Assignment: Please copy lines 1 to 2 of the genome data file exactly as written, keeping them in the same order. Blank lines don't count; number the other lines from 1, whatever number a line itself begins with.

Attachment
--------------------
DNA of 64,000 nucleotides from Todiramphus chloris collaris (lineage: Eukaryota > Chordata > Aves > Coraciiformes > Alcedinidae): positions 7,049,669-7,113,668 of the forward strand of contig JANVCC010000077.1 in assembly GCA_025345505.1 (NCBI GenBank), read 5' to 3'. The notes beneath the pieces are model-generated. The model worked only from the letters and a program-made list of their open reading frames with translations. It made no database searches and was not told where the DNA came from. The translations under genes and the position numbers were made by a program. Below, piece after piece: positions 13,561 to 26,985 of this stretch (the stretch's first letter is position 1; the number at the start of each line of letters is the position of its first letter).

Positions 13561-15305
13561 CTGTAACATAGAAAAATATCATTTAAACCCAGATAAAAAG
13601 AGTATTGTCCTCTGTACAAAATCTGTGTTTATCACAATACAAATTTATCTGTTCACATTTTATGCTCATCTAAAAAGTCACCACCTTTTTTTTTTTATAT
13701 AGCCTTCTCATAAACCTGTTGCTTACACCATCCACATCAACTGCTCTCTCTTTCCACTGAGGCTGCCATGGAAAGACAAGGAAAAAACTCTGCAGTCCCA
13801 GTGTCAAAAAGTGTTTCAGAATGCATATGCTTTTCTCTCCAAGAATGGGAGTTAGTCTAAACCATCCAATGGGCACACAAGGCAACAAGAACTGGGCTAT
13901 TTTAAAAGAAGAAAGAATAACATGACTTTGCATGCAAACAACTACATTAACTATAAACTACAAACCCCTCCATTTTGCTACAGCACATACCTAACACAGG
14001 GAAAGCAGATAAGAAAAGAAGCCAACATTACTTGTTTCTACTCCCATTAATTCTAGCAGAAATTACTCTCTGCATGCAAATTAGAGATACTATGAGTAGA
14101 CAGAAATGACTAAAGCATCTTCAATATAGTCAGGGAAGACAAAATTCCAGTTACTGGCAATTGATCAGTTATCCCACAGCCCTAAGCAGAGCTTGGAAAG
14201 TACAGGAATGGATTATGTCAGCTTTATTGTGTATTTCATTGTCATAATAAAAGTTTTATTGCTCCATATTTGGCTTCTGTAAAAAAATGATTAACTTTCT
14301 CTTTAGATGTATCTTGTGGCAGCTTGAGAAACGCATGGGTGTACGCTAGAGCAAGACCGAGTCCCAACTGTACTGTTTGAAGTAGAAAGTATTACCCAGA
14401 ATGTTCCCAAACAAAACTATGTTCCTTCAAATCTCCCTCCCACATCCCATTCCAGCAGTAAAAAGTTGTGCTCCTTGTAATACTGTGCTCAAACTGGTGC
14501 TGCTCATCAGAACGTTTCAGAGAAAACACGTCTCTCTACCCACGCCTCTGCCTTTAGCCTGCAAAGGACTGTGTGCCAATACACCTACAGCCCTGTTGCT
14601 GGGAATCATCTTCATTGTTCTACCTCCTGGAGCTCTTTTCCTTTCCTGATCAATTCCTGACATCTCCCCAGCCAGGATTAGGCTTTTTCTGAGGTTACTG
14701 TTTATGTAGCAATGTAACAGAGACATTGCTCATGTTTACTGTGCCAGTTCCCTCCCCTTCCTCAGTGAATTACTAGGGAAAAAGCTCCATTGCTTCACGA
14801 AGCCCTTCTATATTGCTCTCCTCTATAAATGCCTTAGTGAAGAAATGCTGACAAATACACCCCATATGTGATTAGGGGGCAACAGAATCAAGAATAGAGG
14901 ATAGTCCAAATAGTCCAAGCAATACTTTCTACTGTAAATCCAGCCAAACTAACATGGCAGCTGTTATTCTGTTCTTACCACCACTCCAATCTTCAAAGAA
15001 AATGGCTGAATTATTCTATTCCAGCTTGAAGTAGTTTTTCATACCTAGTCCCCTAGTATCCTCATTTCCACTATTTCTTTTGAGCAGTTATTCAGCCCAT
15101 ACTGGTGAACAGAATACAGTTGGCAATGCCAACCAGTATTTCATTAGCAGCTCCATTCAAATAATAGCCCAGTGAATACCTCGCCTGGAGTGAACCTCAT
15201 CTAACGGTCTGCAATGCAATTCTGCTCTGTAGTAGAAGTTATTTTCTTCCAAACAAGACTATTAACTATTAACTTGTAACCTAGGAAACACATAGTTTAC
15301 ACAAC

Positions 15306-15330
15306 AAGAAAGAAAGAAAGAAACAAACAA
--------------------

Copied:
DNA of 64,000 nucleotides from Todiramphus chloris collaris (lineage: Eukaryota > Chordata > Aves > Coraciiformes > Alcedinidae): positions 7,049,669-7,113,668 of the forward strand of contig JANVCC010000077.1 in assembly GCA_025345505.1 (NCBI GenBank), read 5' to 3'. The notes beneath the pieces are model-generated. The model worked only from the letters and a program-made list of their open reading frames with translations. It made no database searches and was not told where the DNA came from. The translations under genes and the position numbers were made by a program. Below, piece after piece: positions 13,561 to 26,985 of this stretch (the stretch's first letter is position 1; the number at the start of each line of letters is the position of its first letter).

Positions 13561-15305